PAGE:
Showing posts with label book series. Show all posts
Showing posts with label book series. Show all posts

Sunday, June 18, 2017

10 YA Series I've Been Meaning to Start But Haven't Yet feat. Rachel Cohn, Traci Chee, Marie Lu & more





This is my list of shame. Some of these books have been on my TBR for years. I'm working on it, I promise. 



Antigoddess by Kendare Blake
I remember really getting intrigued by this after I read an excerpt of this in ANNA DRESSED IN BLOOD. This was years ago, omg, I really love Greek mythology, it's a shame I haven't picked this one up yet.

Wintersong by S. Jae-Jones
I really want to wait to watch the movie Labyrinth first before reading this and I've been waiting for the perfect time to do so. Soon!

Sea of Ink and Gold by Traci Chee
Okay, this pick is a bit unusual, because I only just now read teh blurb and I still don't think I know what this is about. I honestly just wnt to read this because I'm always there to support authors and publishers who put non-white people on book covers. Hell yeah.



Covenant by Jennifer L. Armentrout
I originally got interested in this because I binged her Lux series years ago and had a lot of fun with it and because people keep saying this is a carbon copy of VAMPIRE ACADEMY, which you know I also loved and enjoyed. Bring it on!

Monsters of Verity by Victoria Schwab
I've been meaning to read more of her books because I really disliked A DARKER SHADE OF MAGIC and want to give her another shot, so oh my god, I can't believe I still haven't read this yet. I love urban fantasy!

Annex by Rachel Cohn
I'm pretty sure I've talked about this before on my blog - I love reading about clones and I came so close to buying a copy a number of times, but never actually did it. It's time!



Warcross by Marie Lu
Maybe this is cheating cause it's not out yet, but STILL!!! I've been meaning to try more of her books, because THE YOUNG ELITES really wasn't for me but i did like her writing a lot. I think this is about video games and sci fi things? I don't know, I've been up for it since it got announced!

Devil and the Deep Blue Sea by April Genevieve Tucholke
I've been thirsting for this for months and actually recently finally, finally got a copy. Omg. I'm so excited and I really hope I'll like this because I've been wanting to adore more books by her!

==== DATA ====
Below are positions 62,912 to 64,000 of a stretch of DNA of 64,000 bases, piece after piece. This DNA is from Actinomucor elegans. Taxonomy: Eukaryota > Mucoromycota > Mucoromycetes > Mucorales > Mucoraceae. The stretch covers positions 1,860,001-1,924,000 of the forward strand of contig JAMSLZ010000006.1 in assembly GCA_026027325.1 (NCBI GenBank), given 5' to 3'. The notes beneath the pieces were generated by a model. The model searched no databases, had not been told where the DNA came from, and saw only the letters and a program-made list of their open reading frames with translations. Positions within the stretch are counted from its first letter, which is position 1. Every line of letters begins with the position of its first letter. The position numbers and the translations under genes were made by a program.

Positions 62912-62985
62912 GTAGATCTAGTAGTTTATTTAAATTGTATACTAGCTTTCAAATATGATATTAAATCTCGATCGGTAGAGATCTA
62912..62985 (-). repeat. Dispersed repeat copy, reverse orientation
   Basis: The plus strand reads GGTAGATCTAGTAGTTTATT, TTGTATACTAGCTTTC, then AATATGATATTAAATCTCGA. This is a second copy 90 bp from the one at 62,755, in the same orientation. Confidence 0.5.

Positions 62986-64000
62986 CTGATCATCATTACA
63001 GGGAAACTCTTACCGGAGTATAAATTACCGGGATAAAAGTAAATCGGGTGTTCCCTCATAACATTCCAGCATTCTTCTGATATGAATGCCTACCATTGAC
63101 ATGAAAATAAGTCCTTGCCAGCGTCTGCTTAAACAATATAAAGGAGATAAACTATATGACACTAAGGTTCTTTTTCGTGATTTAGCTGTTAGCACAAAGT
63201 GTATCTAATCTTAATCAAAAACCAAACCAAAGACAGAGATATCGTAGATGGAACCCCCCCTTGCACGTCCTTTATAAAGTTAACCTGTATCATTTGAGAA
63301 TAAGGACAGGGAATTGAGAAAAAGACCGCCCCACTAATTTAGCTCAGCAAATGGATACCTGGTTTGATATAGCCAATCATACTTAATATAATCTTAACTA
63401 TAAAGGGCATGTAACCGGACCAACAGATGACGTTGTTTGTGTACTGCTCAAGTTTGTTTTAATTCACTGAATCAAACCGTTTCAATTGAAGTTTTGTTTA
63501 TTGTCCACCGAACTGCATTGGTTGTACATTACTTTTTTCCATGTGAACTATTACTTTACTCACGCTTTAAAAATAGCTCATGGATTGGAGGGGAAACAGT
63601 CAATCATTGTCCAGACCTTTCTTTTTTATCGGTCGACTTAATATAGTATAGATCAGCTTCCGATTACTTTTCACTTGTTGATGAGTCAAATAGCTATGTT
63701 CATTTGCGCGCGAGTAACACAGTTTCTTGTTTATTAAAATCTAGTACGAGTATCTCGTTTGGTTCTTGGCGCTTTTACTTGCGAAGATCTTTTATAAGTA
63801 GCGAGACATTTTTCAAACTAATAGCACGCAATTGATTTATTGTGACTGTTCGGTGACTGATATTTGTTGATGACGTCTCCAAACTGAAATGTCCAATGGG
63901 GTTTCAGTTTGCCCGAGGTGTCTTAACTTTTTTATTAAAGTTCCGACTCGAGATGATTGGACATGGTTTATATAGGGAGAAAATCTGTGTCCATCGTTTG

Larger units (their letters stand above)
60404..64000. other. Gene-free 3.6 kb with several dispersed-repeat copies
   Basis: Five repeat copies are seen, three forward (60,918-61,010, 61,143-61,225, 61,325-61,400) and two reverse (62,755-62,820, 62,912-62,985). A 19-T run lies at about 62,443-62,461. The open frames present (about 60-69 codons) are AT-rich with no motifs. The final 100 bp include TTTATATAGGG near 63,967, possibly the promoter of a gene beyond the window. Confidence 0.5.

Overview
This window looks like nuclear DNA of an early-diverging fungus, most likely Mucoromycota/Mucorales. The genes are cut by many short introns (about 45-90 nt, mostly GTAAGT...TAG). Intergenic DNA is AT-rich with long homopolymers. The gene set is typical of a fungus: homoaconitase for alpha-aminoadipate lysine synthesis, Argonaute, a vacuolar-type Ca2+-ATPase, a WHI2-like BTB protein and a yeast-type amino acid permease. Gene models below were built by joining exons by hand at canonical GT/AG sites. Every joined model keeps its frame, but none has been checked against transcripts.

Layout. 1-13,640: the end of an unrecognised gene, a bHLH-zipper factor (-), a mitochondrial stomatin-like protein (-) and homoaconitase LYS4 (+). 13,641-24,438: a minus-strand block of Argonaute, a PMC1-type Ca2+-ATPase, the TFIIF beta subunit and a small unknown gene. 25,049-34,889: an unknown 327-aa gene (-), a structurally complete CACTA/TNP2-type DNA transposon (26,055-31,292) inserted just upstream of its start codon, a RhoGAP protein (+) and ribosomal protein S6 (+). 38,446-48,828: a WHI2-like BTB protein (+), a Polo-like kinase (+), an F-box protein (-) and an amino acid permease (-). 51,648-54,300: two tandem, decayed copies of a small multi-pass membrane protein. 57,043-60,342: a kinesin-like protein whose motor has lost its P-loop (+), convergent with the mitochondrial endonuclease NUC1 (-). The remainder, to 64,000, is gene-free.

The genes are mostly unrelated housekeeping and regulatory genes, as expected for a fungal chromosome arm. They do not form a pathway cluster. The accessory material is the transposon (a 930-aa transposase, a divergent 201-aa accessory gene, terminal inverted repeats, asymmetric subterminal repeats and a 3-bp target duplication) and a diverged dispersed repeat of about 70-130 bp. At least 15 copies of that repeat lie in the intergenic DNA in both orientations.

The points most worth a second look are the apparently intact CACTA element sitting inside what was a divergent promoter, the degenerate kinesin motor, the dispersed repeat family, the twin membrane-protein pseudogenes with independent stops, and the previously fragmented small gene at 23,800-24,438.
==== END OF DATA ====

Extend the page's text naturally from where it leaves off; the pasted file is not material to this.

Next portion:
The Great Library by Rachel Caine
Remember how thirsty I was for the first book before it came out? Apparently, I totally forgot about this until literally just now. I still want to read this! Library of Alexandria!



The Forbidden Wish by Jessica Khoury
This has been on my tbr for ages, I don't know what I'm doing. I really like reading about jinni, so it really is time!


What's a series you've been meaning to start?



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Friday, June 16, 2017

Shelving Books Within A Series in Different Genres? Review Indexing is Hard. | Book Blogging Tips (#60)

Lately I've been struggling a lot with shelving books correctly. 

While I think I've grown pretty confident in shelving books into the "correct" genre, there's one thing that keeps bugging me - what about books that change the genre within a series?

Typically characters go through a journey in a series. May that be physical or emotional. Sometimes when I'm reading sequels I find myself contemplating whether it's actually still the same genre. 

For example this happens a lot in contemporary to me. Sometimes you'll have a YA Contemporary start out with a premise that may lead to romance. In the sequel we'll then learn more about the characters and their romance, leading to me wanting to shelve that book as a Romance, rather than a Contemporary.


While that may be up to the beholder and is probably a thing you've got to decide on your own - what if shelving the sequel in a different genre would be a spoiler? 


Would it still be better to shelve the book "correctly" or put it in the same genre as the first novel so you won't spoil the experience for readers?

This happened to me when I reviewed the Generations series by Scott Sigler. The first book ALIVE heavily relies on the reader not knowing where the book is set or what is happening. It starts with a girl waking up inside a coffin.

If you plan to read these books, I suggest you'll stop right here and go straight to telling me what you'd do in the comments, cause I'm going to be spoilering now.












I shelved the first book under dystopia because I don't want to spoil anybody's reading experience. Even just shelving it under Sci-Fi, or like I do under one my sub categories within the genre, would be a GIANT spoiler because it would reveal that the characters are stuck on a space ship.

The second book ALIGHT takes place on a foreign planet and is absolutely clearly Sci-Fi. I don't think there's any way that you could justify this book being a dystopia, it's just very clearly Sci-Fi to me. 

So now I'm stuck in a dilemma. 

Do I shelf book two under Dystopian like the first or do I shelf it under Sci-Fi? Anyone who'll be merrily scrolling through my review index will very likely end up getting spoilered if I do the latter. And if I do the former it's just nonsense.